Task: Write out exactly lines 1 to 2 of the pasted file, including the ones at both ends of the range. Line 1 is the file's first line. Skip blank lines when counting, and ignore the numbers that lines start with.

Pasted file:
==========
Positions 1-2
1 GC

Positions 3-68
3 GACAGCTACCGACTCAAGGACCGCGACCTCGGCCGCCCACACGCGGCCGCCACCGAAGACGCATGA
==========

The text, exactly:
Positions 1-2
1 GC